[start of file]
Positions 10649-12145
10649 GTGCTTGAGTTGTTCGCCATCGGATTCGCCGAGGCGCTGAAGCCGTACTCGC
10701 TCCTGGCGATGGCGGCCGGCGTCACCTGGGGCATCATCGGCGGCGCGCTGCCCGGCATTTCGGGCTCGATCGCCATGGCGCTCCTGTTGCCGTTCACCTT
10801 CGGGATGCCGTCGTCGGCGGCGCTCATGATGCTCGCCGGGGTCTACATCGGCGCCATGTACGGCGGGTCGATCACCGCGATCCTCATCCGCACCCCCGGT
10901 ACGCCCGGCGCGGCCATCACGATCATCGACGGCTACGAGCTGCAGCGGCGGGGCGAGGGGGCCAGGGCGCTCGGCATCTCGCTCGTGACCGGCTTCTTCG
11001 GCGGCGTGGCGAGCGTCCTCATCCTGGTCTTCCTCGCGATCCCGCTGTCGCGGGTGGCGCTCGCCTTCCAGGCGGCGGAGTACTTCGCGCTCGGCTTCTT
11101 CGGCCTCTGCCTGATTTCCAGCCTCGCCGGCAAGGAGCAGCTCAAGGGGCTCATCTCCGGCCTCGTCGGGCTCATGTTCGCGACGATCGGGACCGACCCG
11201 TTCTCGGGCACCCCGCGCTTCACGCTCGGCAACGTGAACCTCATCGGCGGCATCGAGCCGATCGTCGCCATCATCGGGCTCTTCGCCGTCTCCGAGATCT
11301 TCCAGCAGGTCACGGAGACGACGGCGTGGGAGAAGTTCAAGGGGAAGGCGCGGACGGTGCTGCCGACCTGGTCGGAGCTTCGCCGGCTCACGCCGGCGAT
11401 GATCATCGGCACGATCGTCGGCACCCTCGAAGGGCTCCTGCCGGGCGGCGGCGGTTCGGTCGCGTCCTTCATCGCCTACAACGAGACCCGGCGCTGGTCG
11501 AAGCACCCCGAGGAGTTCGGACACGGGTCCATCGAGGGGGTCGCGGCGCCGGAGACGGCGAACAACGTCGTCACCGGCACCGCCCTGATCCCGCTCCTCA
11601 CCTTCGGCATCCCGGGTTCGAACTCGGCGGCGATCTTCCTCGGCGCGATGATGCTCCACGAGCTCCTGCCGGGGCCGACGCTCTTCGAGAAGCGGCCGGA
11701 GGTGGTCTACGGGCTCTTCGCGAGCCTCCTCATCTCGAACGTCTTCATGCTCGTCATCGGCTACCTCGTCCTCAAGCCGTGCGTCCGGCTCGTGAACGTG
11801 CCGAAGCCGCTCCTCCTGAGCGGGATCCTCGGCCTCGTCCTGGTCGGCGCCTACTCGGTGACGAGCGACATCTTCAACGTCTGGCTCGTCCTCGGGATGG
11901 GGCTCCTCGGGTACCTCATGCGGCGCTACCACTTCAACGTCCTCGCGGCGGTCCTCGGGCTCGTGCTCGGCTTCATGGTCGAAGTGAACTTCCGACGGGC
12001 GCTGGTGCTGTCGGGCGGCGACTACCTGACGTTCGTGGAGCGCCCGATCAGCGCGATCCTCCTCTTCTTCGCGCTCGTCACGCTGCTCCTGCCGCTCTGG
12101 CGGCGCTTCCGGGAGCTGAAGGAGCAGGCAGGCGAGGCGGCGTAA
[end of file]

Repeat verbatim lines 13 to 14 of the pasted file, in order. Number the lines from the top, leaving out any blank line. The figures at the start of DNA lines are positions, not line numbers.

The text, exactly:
11701 GGTGGTCTACGGGCTCTTCGCGAGCCTCCTCATCTCGAACGTCTTCATGCTCGTCATCGGCTACCTCGTCCTCAAGCCGTGCGTCCGGCTCGTGAACGTG
11801 CCGAAGCCGCTCCTCCTGAGCGGGATCCTCGGCCTCGTCCTGGTCGGCGCCTACTCGGTGACGAGCGACATCTTCAACGTCTGGCTCGTCCTCGGGATGG